HOME COOKING MEMORIES
Dish I Miss the Most: Pastel.
“Pastels are a Brazilian street food delicacy — fried pastries filled with various savory fillings like cheese, chicken, shrimp, hearts of palm or ground beef. Pastel dough is crispier than empanada dough, more like a spring roll, and pastels are typically deep fried.
“These pastries have a creamy filling of cheese and chicken seasoned with tomato and onion. Corn, peas, carrots, olives,and hardboiled eggs are popular additions.
“It’s not that hard to find the ingredients [locally], especially in Mexican markets. Mexican food has some similarities with Brazilian food. Full meals are harder to find. There is an awesome Brazilian restaurant in Marietta, which is not that far away from Dalton. When I am really “foodsick,” me and the other Brazilians go to have lunch there.”
Favorite American dishes: Sweet tea and mashed potatoes.
— Clarissa Weber, Brazil, Dalton State College
Dish I Miss the Most: Chinese hot pot.
“It began as a simple way of cooking meats and vegetables. The thinly sliced meat is dropped with some leafy vegetables into a bubbling soup contained in a specially designed pot. It is placed in the middle of the table for cooking and serving. After a minute or two, the food is cooked and is lifted out and eaten with a variety of dipping sauces. When all the meat and vegetables are finished, cellophane noodles are added to the broth, resulting in a wonderful fragrant and flavorsome soup.
“Platter after platter of beautifully arranged raw ingredients are brought, all cut to a size that allows them to cook easily and quickly in the broth.
“The ingredients include:
• Tissue-thin slices of tasty beef, chicken, or pork
• Shrimp, scallops, mussels
• Firm fish such as cod, catfish, tilapia
• Fish, shrimp, or beef balls
• Dry rice noodles
• Several kinds of fresh mushrooms
• Tender sweet pea vines
• Spinach, cabbage, lettuce
• Chinese watercress
“P.S.: when we have “’hot pot,’ we choose some of those ingredients, not necessarily all of them)
“It is really hard for me to find food that reminds me of home because the so-called Chinese restaurants in the USA do not offer authentic Chinese food but Americanized-Chinese food. It is hard to find the ingredients for cooking Chinese food. Sometimes, my friend and I drove to Atlanta to buy some Chinese ingredients for our cooking, which might sound a little crazy to my friends who live in China because it is very easy for them to buy ingredients.”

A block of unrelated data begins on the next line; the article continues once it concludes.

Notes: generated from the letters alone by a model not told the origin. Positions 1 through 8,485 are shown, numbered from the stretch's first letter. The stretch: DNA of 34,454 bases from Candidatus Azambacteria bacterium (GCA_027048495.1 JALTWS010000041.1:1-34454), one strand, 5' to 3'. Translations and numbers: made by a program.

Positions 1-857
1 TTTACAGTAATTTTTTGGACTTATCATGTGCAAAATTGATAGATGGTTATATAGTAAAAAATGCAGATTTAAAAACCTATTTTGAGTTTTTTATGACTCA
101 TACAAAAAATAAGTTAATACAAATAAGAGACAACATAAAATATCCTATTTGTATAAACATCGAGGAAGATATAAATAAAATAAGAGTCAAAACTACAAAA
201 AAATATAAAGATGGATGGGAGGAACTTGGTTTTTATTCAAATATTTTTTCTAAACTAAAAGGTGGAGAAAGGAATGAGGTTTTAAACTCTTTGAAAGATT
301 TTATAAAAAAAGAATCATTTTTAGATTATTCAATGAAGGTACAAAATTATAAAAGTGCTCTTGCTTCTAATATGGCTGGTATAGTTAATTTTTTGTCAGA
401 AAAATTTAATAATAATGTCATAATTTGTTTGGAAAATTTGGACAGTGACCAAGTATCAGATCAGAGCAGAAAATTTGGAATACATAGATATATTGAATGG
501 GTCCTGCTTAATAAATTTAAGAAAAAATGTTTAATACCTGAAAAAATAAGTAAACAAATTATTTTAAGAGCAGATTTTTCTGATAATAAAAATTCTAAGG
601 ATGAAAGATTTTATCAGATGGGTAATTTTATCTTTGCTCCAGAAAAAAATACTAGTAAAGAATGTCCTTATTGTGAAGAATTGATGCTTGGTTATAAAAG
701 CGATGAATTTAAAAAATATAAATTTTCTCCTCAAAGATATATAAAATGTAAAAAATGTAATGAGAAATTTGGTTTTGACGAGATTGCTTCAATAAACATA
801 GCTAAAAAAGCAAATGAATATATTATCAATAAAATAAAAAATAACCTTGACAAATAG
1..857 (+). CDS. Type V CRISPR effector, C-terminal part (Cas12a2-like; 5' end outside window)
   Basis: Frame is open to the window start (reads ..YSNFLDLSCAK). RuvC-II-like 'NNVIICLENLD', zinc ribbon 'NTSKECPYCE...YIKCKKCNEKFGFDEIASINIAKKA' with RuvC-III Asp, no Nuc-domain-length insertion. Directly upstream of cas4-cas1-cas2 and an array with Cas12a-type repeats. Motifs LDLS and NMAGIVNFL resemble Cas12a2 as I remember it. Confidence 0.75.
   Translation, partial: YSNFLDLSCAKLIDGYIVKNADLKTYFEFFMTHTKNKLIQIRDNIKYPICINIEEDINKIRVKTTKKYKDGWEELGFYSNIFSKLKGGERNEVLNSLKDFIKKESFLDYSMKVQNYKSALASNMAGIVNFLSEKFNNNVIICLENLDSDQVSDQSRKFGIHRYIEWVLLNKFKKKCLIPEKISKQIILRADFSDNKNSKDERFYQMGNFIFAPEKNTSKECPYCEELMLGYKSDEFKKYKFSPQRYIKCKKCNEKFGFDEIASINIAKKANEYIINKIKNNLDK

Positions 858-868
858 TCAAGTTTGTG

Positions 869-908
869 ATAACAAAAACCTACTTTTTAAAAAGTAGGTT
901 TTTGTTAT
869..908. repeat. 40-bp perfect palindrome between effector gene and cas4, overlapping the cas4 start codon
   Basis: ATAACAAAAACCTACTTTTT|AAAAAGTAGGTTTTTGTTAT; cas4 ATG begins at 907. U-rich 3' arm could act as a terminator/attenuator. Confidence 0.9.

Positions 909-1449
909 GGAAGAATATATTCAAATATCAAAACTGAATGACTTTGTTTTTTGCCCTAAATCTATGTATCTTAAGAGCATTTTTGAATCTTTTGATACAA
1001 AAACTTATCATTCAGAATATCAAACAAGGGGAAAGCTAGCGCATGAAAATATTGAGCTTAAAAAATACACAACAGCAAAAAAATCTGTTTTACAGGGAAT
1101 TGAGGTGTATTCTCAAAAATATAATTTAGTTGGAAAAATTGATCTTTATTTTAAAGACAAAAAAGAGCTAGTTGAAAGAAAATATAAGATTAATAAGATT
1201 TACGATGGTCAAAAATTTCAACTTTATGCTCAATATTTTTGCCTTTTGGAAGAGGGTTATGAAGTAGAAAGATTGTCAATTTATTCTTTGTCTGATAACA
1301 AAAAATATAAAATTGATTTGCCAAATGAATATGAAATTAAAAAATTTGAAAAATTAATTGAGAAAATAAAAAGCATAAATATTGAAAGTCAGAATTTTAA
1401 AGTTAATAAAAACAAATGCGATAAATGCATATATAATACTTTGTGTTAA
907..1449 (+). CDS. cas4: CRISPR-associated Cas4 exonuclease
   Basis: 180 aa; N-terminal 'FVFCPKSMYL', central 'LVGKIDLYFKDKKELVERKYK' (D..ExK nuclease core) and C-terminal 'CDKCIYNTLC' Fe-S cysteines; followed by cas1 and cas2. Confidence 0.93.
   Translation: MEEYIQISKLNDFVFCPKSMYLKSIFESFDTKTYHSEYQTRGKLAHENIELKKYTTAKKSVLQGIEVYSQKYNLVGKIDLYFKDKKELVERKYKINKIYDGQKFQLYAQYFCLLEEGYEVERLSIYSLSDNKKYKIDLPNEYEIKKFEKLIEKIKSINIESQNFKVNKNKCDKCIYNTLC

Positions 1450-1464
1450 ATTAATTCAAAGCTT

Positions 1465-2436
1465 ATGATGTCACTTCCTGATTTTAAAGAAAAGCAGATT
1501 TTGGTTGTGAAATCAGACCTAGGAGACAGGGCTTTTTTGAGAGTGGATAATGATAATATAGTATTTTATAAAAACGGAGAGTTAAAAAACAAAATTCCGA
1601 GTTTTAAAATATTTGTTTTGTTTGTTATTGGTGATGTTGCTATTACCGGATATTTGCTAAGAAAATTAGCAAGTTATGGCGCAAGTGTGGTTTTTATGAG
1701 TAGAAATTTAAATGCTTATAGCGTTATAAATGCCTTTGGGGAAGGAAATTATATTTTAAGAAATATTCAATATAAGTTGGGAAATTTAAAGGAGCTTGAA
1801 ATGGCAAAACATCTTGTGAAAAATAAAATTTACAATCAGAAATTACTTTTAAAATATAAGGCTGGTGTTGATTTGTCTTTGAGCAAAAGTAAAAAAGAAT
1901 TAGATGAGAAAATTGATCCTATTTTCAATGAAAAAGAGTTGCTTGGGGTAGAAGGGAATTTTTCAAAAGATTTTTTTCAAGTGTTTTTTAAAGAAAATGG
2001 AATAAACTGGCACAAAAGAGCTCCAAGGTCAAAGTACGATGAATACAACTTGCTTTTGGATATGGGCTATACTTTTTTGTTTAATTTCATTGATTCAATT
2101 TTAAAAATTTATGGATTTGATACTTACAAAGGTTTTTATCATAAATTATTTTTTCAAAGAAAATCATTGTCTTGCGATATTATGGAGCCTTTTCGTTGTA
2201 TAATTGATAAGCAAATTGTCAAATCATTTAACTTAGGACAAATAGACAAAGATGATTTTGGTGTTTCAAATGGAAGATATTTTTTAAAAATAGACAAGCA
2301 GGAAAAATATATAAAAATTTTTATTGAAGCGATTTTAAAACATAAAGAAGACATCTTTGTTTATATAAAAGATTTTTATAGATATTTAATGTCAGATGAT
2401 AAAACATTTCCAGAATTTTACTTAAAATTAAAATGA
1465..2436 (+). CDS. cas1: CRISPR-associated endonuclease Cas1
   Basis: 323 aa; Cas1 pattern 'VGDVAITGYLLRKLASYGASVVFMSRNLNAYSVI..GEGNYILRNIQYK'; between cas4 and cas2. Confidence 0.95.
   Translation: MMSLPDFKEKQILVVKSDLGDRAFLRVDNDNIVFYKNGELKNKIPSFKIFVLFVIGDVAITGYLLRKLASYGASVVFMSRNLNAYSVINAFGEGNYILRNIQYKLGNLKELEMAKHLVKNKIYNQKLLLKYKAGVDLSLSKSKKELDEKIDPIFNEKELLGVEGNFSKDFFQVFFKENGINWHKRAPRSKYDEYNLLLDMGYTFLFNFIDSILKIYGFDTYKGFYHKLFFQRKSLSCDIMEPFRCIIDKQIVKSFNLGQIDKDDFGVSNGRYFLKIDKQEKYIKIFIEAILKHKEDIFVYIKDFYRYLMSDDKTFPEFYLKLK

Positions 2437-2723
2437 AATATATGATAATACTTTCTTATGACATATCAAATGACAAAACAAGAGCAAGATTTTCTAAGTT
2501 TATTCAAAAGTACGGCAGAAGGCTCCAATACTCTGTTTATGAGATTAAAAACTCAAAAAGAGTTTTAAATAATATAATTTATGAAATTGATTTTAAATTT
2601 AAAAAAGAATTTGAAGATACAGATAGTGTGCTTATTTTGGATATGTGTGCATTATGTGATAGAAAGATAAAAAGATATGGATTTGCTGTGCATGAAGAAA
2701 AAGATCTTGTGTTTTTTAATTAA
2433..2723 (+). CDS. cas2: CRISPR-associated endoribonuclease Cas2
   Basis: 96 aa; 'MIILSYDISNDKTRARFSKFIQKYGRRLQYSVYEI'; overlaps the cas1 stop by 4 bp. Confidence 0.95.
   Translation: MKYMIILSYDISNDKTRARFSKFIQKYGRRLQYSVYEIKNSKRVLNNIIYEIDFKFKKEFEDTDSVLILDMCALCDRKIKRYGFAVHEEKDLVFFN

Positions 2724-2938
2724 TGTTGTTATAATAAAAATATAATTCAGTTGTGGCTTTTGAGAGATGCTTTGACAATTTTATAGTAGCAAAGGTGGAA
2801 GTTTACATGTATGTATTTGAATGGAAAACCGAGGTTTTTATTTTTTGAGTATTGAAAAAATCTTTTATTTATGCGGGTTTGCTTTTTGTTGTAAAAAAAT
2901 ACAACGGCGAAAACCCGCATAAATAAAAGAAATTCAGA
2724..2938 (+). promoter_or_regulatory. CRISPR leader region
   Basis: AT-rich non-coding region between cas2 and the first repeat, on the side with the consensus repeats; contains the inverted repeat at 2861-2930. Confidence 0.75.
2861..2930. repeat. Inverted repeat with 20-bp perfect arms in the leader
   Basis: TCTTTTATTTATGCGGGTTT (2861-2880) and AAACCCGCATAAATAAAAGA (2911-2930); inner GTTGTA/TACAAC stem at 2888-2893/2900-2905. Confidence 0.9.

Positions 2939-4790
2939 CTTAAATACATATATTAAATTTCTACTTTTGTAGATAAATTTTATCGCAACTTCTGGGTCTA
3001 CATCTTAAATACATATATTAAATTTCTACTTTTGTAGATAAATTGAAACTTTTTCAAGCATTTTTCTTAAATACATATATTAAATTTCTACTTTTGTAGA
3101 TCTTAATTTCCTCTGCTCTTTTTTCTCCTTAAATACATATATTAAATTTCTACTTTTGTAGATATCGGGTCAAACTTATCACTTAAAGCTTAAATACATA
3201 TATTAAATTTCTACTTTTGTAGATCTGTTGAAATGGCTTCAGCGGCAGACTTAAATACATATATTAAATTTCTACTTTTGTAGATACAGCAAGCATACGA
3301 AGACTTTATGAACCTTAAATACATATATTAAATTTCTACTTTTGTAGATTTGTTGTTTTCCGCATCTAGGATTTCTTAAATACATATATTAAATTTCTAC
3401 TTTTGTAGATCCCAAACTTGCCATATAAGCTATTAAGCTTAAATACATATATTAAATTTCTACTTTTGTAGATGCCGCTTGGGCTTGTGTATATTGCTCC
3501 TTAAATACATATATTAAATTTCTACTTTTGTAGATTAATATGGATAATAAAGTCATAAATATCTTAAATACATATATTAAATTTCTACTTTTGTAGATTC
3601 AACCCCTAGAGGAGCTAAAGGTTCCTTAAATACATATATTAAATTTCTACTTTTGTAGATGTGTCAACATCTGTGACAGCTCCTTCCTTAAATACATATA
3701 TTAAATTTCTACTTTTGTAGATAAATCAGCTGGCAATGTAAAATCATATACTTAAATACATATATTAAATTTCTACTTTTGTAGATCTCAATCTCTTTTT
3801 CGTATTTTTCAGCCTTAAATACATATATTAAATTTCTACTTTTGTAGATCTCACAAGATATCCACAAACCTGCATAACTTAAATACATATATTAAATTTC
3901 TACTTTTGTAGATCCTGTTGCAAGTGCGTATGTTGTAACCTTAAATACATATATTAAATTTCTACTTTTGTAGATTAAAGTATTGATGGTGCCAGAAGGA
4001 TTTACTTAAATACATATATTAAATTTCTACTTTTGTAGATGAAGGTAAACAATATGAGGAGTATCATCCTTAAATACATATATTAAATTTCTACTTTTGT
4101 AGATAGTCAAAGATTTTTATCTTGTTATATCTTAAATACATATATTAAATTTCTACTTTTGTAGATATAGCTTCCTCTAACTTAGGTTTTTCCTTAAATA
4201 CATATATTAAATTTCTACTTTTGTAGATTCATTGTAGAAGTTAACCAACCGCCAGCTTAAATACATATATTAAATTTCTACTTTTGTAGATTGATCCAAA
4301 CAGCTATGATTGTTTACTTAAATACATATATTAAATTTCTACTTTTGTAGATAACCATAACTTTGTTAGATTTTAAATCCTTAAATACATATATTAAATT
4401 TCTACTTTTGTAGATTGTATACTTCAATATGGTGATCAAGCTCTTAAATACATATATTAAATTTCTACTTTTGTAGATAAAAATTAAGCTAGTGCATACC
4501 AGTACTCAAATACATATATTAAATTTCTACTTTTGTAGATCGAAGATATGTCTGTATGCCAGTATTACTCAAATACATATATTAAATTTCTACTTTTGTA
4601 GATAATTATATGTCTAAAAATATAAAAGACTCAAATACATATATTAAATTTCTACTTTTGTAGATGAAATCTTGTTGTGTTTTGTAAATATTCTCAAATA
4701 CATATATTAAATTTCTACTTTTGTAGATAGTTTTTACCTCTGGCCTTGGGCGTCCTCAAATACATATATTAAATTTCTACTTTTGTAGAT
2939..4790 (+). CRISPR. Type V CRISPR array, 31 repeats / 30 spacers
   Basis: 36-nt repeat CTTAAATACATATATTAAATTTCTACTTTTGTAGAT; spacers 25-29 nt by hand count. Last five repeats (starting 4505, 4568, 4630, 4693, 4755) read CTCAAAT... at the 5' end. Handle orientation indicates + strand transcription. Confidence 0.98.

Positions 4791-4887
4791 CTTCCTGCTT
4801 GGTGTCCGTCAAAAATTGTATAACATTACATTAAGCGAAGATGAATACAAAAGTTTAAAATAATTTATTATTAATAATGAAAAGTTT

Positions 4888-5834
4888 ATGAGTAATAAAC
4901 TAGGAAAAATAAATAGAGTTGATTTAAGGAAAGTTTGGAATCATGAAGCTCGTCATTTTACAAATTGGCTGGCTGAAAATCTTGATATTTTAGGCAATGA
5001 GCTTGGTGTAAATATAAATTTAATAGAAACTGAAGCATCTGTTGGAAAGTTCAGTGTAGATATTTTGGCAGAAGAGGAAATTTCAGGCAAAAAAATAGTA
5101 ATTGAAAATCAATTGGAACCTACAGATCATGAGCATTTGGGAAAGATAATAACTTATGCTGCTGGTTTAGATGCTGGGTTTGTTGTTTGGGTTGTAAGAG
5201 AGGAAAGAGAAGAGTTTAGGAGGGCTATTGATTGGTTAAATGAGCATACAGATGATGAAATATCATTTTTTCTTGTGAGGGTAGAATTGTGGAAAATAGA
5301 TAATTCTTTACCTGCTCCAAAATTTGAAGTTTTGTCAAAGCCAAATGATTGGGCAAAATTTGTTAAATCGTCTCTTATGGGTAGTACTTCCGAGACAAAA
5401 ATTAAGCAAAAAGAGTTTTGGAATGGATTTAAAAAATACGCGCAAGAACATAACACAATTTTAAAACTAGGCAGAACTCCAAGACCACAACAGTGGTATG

Favorite American dish: Broccoli salad.
— Li Wang, China, Dalton State
Dish I Miss the Most: Swedish pancakes.
“Me, my sister and brother make them as often as we can for weekend breakfasts, and we have done so for years. Usually we take turns: One makes the batter, another fries the pancakes and the third sets the table and brings out toppings and juice.
“Swedish pancakes are like thin crepes and are made of eggs, milk, flour and a pinch of salt.
For me, it’s fairly easy to find groceries for any Swedish recipe. I even found a frozen meal of Swedish meatballs with mashed potatoes and sauce at Walmart.”
Favorite American dish: Hash browns.
— Elsa Hellsten, Sweden, Dalton State
When Summer Tao wants a Chinese meal like the ones she ate back home, she goes to New York. She can't find anything here that compares.
"The Chinese restaurants here are not the same," she says. "They are more Americanized."
Duong "Jon" Do longs for a bowl of his mother's Pho, a national dish in his homeland Vietnam.
Irmak Pekbayik misses the large breakfasts she grew up eating in Turkey, meals that included tomatoes, cucumbers, olives, cheeses, jam, toast and honey.
"I also miss Turkish coffee," she says.
Julian Kochanowilz longs for a good schnitzel, and he misses the German breads that were part of every lunch and dinner.
All grew up outside of the United States, and all currently are students attending high school or college in the Chattanooga area.